How to Change the Perception of Feedback - HighGround

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How to Change the Perception of Feedback

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While there is no shortage of employee engagement strategies, one tactic they typically have in common is giving and receiving feedback. Whether it’s a performance review or a coaching session, or a reward or recognition, in each of situation, employees receive some type of feedback.

So, if feedback is so critical to employee engagement, why does the word evoke a feeling of dread? We answer this in our latest eBook, Feedback Is Not the Enemy. (By the way, the word makes employees cringe due to a combination of a chemical reaction in our brains – really – and years and years of bad management practices.)

For companies to get feedback right, it doesn’t happen overnight. To embrace a feedback culture, companies must do these four things:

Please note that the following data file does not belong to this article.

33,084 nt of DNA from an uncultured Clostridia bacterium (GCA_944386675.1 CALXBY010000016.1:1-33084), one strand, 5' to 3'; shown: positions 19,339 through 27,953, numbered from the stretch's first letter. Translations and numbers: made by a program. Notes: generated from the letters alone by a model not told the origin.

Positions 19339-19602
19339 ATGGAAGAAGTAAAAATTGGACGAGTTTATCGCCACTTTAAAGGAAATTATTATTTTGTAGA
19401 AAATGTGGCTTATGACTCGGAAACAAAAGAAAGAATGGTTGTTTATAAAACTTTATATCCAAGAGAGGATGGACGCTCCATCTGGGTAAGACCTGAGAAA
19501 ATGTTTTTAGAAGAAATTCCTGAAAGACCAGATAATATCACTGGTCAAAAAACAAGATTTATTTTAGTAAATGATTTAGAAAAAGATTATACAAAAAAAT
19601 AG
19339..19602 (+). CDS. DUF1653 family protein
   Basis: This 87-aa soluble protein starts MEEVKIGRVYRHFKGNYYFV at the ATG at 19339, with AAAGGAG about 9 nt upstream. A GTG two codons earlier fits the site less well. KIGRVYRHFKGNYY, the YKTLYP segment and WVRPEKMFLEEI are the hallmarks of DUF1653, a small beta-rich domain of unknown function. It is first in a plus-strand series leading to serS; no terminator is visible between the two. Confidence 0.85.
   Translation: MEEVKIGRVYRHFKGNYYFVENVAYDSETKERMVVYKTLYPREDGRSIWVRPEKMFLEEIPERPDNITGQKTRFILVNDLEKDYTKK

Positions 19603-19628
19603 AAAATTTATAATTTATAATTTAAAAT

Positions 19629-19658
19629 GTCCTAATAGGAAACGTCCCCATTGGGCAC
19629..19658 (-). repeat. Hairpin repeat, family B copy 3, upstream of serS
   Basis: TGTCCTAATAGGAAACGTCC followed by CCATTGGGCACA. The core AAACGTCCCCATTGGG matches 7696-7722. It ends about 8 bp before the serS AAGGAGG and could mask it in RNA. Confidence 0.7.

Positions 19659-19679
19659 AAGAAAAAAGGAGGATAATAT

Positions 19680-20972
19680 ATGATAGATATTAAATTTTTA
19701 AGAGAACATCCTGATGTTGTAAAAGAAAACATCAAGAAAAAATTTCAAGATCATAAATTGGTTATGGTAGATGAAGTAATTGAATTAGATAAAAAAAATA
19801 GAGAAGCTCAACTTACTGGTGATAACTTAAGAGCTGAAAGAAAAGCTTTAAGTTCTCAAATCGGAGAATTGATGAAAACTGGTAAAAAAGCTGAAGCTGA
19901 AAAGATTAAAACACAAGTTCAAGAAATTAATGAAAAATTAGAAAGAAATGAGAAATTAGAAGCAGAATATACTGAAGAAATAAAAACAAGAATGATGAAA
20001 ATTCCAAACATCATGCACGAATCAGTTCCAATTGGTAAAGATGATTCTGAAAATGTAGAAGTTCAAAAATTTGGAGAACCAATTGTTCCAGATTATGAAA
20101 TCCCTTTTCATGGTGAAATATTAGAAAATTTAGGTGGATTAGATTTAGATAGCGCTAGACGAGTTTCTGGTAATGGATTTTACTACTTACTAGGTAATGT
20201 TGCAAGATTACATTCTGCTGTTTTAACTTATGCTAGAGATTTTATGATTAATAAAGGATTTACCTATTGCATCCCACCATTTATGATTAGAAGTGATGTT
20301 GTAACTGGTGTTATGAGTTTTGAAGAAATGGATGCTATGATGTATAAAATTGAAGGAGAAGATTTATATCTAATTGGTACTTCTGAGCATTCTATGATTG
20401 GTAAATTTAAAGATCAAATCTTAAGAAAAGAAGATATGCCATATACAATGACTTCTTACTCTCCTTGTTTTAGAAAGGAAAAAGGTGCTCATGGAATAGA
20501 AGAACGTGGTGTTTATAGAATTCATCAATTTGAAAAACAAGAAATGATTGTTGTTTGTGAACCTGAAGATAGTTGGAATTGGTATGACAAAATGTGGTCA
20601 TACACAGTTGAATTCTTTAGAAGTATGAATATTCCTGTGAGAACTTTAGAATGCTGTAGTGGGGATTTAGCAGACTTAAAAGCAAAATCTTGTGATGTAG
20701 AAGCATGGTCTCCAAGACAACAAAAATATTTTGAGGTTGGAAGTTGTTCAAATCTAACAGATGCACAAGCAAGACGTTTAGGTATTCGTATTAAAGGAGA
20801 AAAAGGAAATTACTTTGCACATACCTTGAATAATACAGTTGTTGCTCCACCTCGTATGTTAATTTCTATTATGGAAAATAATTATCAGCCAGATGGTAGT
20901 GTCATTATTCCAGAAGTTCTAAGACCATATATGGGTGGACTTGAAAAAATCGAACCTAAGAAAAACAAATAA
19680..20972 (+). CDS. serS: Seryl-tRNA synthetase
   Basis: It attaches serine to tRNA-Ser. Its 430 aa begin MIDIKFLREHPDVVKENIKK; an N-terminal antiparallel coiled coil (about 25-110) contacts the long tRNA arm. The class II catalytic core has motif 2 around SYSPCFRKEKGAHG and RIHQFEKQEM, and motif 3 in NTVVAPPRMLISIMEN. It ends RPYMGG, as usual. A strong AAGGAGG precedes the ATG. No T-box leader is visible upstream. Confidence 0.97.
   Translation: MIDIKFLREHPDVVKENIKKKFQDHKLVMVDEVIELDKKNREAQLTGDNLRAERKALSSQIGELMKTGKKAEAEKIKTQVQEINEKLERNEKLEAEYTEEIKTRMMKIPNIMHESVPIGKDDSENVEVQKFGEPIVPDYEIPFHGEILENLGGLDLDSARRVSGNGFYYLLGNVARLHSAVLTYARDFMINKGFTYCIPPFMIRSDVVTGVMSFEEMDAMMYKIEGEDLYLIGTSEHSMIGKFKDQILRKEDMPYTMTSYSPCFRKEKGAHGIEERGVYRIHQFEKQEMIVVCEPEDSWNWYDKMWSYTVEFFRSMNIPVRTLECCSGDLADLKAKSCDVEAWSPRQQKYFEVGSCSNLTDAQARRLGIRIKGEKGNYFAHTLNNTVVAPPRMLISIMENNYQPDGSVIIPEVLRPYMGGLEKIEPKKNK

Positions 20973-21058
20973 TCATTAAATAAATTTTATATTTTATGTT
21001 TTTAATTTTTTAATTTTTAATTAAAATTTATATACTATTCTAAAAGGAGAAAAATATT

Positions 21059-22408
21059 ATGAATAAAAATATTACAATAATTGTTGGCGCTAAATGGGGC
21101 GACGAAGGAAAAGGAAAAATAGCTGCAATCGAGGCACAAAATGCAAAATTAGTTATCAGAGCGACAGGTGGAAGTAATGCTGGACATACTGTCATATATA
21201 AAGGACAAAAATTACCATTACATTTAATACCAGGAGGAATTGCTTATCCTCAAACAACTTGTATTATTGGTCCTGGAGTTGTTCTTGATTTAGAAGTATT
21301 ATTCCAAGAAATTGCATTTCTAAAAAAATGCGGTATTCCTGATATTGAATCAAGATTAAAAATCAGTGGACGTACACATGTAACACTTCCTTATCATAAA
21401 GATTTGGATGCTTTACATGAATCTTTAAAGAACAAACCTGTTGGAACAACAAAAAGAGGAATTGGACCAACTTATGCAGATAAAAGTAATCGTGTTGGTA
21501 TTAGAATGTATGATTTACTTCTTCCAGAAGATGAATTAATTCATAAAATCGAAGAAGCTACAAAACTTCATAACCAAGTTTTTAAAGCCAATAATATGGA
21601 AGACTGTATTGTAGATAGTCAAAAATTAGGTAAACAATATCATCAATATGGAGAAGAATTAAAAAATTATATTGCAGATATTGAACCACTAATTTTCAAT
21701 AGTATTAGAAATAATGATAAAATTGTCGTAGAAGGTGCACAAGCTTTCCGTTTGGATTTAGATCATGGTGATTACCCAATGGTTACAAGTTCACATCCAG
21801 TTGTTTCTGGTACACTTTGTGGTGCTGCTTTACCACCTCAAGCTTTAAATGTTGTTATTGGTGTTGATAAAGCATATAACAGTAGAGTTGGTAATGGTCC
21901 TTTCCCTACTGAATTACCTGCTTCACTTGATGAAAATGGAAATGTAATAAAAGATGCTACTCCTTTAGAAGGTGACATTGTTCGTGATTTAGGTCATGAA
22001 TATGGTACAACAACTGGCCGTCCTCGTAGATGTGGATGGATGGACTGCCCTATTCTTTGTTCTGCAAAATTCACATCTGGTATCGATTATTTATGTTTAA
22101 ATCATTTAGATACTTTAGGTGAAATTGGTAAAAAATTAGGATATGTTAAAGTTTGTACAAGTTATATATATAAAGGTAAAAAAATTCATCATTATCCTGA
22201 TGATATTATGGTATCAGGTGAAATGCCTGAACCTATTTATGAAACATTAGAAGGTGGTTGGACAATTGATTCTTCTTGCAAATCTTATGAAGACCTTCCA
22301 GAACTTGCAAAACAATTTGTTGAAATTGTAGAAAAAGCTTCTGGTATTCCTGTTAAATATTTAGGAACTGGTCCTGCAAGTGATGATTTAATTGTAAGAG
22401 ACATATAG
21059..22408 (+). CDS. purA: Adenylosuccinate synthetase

Cultivate a growth mindset.

If your leadership team doesn’t support and promote collaboration, innovation and communication, company adoption will be low.

Train employees to deliver it.

As we mentioned above, many employees have had bad experiences with managers. Everyone must be trained on providing thoughtful, actionable feedback.

Empower employees to seek out feedback.

If employees aren’t asking for feedback, it might be because they’re not comfortable doing it and have been jaded by previous experience. With the right approach, it will become second nature to ask for it and find value from what’s shared.

Make the process seamless.

If it’s not easy to give and receive, employees won’t do it. The onus is on the organization to set up a framework for feedback.

Feedback isn’t a trendy buzzword – it works.

Lieberman Research Worldwide uses it as a way to energize its 450 employees. The company attributes its four-out-of-five employee engagement score – for four years in a row – to almost 4,000 discrete bits of feedback, coaching and consulting facilitated through HighGround.

Patagonia has linked feedback directly to employee performance levels. In 2016, the company found that its employees who received higher bonuses were more likely to have asked for feedback.

Coaching. Peer-to-peer feedback. Project retrospectives. There are many ways that feedback can be used to encourage employees through a variety of engagement strategies. Learn how in our eBook.

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